Until New Years Day, 2005. I woke up after a night of carousing with my friends (Mizzou grads, all of them), and stumped into the living room and flipped the TV on. It was the Capital One Bowl, and Iowa was playing. It was the third quarter. I sat and watched, and within five minutes my dormant love for the Hawkeyes was fully reinvigorated. Iowa fell behind, and I cared, and I got frustrated, and it was like I'd never left.
And then . . . The Catch. I went crazy. I jumped up and down. I screamed. I pounded my fists on the floor, waking up my roommate, who didn't care and didn't get it. I called my girlfriend, a local who also didn't get it. My parents were on vacation in Mexico, I couldn't even call them. During one of the greatest moments in Hawkeye football history, I stood alone in my living room nursing a hangover and exalting in an improbable ictory, my fandom rejuvenated, and I felt very alone. I looked around, and there was nobody I knew who would, or could, understand how I felt. I wanted to be in Iowa City. I wanted to be around somebody -- anybody -- who would give a crap about this game along with me, and validate this element of my identity as an Iowan, this little piece of home that I brought across the Des Moines River with me to St. Louis, and which had stayed with me even as I neglected it. It was something, I discovered that morning, that was much more important to me than I had ever realized.
But there was nobody. The closest person I had was my girlfriend, who was happy that I was excited, and she knew that this was important to me, but she didn't understand that this was important to me. The thing is, she was marriage material, and I knew that if this was going to work, that girl had to get it. And I only knew one way to turn a mere human being into an Iowa fan. It's an ancient sort of alchemy involving the simplest of ingredients and one hell of a pestle: take one soul, season with fall weather, kiln-fire in the forge of Kinnick Stadium, and cure the elixir at the Amana Colonies with some beer and German food.
For reasons various and sundry, including a cancer-stricken relative and my abandoning the IT racket to go to law school, we weren't able to get to a game until 2007. Do you remember Iowa in 2007? I'm sure you don't want to. It turns out that the Capital One Bowl was the last gasp of a franchise teetering on the edge, as Iowa went into a decline that lasted until a certain legendary field goal in 2008. The girlfriend had become my wife in 2006, and I was long overdue to complete her transformation from a St. Louisan to an Iowa Hawkeye fan, so I got us tickets to an Iowa game and, to make sure the transformation took, I got homecoming tickets.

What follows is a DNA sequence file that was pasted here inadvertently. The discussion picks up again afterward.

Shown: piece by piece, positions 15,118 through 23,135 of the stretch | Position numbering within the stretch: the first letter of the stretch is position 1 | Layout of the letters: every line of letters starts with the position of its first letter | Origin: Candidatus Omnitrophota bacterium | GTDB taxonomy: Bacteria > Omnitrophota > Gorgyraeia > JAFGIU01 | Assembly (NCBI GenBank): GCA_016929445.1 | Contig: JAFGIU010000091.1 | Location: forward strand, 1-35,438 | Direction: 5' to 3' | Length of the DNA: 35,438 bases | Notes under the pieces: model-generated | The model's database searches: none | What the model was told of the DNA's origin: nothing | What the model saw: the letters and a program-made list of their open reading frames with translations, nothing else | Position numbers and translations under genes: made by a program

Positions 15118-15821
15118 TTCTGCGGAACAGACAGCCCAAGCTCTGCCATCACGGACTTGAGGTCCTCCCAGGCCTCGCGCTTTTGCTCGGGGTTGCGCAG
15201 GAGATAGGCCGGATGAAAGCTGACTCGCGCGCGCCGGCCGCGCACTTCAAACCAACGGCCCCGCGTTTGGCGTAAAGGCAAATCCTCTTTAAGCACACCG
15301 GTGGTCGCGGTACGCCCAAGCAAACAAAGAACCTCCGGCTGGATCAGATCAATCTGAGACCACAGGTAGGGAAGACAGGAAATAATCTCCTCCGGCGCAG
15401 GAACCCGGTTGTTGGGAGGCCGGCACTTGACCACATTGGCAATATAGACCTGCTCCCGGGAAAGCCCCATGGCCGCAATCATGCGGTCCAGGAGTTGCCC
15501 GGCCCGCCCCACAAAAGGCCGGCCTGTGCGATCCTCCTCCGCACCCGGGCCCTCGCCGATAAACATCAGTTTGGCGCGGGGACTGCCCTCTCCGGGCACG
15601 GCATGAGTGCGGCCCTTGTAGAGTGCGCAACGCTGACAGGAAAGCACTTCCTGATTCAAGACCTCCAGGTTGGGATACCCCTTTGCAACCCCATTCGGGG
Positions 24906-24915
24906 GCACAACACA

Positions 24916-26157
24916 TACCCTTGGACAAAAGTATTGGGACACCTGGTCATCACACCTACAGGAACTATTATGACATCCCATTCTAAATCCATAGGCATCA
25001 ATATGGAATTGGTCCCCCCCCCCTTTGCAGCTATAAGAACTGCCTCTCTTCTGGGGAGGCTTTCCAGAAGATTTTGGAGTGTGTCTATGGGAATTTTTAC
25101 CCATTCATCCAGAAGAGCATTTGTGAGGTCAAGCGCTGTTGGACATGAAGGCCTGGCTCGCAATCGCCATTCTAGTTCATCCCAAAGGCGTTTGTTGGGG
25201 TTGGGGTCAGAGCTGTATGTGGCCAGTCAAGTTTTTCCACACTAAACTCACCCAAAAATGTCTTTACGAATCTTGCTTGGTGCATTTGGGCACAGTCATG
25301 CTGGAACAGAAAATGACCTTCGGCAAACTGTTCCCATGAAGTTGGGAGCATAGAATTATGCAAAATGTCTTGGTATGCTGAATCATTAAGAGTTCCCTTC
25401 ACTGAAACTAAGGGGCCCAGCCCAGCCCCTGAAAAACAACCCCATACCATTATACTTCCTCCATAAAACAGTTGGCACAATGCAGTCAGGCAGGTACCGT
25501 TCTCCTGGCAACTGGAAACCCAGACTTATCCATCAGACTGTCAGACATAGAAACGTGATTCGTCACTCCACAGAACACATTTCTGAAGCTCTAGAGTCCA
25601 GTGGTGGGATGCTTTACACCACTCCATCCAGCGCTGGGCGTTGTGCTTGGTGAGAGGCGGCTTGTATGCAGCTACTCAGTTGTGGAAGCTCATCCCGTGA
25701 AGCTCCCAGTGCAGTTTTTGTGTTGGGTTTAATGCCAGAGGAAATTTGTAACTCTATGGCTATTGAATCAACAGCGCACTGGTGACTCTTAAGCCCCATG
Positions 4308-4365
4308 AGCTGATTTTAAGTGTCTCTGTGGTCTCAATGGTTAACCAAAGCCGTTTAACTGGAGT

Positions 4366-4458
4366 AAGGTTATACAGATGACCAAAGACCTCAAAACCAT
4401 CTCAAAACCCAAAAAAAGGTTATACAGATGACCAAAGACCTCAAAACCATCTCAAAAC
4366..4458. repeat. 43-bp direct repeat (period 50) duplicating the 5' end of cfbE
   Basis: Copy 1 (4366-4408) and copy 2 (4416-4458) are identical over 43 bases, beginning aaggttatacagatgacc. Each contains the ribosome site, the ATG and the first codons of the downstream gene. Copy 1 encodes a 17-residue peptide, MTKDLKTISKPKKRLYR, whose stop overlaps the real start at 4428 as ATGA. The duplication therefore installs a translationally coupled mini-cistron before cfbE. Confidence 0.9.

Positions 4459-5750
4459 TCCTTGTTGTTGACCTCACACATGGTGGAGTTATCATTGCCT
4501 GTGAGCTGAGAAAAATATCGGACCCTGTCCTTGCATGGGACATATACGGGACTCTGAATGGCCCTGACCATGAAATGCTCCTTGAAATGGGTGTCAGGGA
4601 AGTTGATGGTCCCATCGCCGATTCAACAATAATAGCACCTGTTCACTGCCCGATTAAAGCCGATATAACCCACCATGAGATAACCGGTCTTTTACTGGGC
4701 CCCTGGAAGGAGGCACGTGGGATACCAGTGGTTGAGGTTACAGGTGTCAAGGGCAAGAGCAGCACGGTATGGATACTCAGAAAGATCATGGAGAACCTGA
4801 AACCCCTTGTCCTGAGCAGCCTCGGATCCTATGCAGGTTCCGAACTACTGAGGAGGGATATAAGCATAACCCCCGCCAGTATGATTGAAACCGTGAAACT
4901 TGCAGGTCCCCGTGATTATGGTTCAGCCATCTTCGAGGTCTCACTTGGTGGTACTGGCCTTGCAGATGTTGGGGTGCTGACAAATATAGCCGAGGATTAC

The game was Indiana @ Iowa, and Iowa lost, and didn't look good doing it. Kinnick was not the real Kinnick. The crowd was deflated after the previous two years of an under-performing team, and it felt nothing like the Kinnick I remember from my youth. However, the ancient alchemical formula worked like a charm and my wife was hooked. Although, due to our incredible capacity for procreation, we wouldn't be able to attend another game until Michigan State last year, it was worth the wait. You know how that went. It went well.
This year our annual family trek to Iowa City is once again for Indiana @ Iowa. And, once again, we go to see an Iowa team that may be in its death throes; but, it may also be teetering on the edge of getting right and winning games and being relevant in the discussion of B1G conference championship attendees. But, whichever Iowa team this is, one thing will be different this time from the last time we welcomed the Hoosiers to town: Kinnick will be the Kinnick I remember and love. After last week's cathartic exorcism of that foul Mephistopheles known 'round these parts as jNWU, I expect you people to be loud, and I know you won't let me down.
So north we shall go on Saturday morning to Iowa City, a ritualistic foray into pseudo-liminality, as we become part of the heaving masses, the throng that shakes the bones of the earth with the hammer of Kinnick Stadium. We will dwell in that sweet spot in time where the rest of the world fades to black and for a few hours we can put all of our energy and concern into caring about something that is only important to us, as Iowans. It's a guilty pleasure, and it's what I need, down here in St. Louis, to stay connected. That isolation I felt back in 2005? Gone. My wife has been through the fire, she's one of us now. When I couldn't find an Iowan, I made one. That's how important this is to me. To us.
I'll see you in Iowa City.